• [<START>, This, is] --> [1 occurrence of "a"]
• [This, is, a] --> [1 occurrence of "nice"]
• [is, a, nice] --> [1 occurrence of "sentence."]
• [a, nice, sentence.] --> [1 occurrence of "This"]
• [nice, sentence., This] --> [1 occurrence of "is"]
• [sentence., This, is] --> [2 occurrences of "another"]
• [This, is, another] --> [2 occurrences of "sentence."]
• [is, another, sentence.] --> [1 occurrence of "This", 1 occurrence of "<END>"]

Your program should be able to generate a Markov Transition Table from a list of words using any order specified (1, 2, 3, 17, whatever...)

### Generating Random Text using the Transition Table

Once your transition table is complete, you can use it to generate random text.  (You will implement this by creating an Iterator that will generate the random text one word at a time.)  Let's do an example using the Order-2 Transition Table described above.

• To start things off, look up the one-word List [<START>] in the map.  We get back a DenseBag containing [1 occurrence of "This"].  No choices here -- we will select the word "This" and now consider the two-word list [<START>, This].
• Okay, look up the List [<START>, This] in the map.  We get back the DenseBag containing [1 occurrence of "is"].  Okay, still no choices.  We take the word "is" and now consider the two-word list [This, is].
• Okay, look up the List [This, is] in the map.  We get back the DenseBag containing [1 occurrence of "a", 2 occurrences of "another"].  This is where the randomization comes in!  Since there are 3 total things in the bag, 1/3 of the time we will select the word "a" and 2/3 of the time we will select "another".  Let's imagine that in this example we happened to choose "another".  Now we'll consider [is, another].
• Looking up [is, another] yields a dense bag containing [2 occurrences of "sentence."].  No choice here, we'll choose "sentence" and consider the List [another, sentence.]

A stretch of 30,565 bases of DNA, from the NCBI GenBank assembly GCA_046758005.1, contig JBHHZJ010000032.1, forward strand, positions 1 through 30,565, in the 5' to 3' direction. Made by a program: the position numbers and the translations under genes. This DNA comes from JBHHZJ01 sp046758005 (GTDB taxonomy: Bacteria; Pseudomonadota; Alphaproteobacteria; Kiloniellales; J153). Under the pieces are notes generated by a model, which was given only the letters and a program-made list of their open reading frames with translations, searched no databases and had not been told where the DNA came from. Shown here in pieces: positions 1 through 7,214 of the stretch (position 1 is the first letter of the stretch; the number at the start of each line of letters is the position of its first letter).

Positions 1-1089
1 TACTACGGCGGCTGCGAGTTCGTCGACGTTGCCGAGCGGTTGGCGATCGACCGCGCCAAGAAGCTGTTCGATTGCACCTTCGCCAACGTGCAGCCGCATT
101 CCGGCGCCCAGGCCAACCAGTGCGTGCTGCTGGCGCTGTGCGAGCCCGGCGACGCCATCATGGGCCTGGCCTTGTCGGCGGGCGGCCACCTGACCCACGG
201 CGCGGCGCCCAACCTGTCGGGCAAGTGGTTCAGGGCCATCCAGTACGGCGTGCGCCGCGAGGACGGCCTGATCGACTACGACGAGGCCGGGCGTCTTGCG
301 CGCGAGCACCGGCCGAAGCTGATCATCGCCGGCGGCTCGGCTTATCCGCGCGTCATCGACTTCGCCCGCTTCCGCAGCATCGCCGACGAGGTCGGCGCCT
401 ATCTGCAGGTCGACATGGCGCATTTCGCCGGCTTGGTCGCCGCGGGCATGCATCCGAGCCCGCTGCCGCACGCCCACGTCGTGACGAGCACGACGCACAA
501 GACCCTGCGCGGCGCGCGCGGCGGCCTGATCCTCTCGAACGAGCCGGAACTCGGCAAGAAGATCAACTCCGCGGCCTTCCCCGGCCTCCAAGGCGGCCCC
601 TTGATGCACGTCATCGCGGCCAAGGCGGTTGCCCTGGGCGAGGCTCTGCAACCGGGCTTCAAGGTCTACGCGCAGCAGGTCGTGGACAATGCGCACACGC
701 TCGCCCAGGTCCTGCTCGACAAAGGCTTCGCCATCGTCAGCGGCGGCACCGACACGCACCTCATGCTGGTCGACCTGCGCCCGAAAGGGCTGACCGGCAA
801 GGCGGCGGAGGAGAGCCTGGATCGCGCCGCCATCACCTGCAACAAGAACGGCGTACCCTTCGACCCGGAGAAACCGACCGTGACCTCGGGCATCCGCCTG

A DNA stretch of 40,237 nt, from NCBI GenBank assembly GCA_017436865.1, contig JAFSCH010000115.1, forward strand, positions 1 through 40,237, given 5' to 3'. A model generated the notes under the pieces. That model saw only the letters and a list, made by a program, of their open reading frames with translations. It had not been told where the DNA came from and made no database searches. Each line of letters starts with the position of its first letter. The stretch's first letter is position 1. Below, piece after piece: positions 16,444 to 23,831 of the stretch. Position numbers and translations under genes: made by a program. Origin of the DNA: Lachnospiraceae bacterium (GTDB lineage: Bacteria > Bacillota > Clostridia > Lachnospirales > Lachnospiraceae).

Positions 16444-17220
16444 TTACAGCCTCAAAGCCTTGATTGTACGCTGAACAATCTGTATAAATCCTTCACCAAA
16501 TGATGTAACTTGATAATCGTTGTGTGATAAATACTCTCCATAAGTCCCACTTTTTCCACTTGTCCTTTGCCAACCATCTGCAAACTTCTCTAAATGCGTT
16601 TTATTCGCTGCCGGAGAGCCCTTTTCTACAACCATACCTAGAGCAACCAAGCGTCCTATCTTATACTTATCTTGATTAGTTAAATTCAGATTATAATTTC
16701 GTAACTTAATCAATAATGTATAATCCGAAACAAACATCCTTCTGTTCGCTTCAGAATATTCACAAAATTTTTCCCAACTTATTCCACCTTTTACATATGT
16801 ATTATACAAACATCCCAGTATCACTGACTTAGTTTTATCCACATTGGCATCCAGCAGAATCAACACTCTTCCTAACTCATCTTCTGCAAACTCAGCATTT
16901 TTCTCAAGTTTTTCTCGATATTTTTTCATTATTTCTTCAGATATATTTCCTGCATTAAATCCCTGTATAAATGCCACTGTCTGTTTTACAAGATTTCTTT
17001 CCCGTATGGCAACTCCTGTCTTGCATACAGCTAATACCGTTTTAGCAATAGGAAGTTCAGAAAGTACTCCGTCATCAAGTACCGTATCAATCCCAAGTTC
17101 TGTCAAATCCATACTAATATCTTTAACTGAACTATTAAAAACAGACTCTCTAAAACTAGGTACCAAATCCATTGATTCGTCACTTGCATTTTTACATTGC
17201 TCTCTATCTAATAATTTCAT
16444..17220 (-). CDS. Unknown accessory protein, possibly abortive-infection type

• Looking up [another, sentence] yields a dense bag containing [1 occurrence of "This", 1 occurrence of "<END>"].  Randomization will be used again!  Since there are a total of 2 things in the bag, 1/2 of the time we will select "This" and 1/2 of the time we will select "<END>".  Let's imagine that in this example we happened to choose "<END>".  The process stops.

The output from the scenario described above would be:

<START> This is another sentence. <END>

Not very interesting, but a useful illustration!

### Markov chain order

Higher order Markov chains need to be primed with more text. If you try to build a third order Markov chain with just a thousand lines of text, you will get back significant passages that are exact copies from the original.

## Your Own Methods and Classes

While writing this project, feel free to create as many of your own methods and/or classes as you find useful.  For example, while writing your DenseBag class, you may find it useful (although not necessary) to write your own "mutable integer" class.  You will also probably want to write your own DenseBagIterator class (implementing Iterator), since we are expecting you to write a function the returns an Iterator over a DenseBag.  Don't forget that inner classes may be useful for some of these ideas!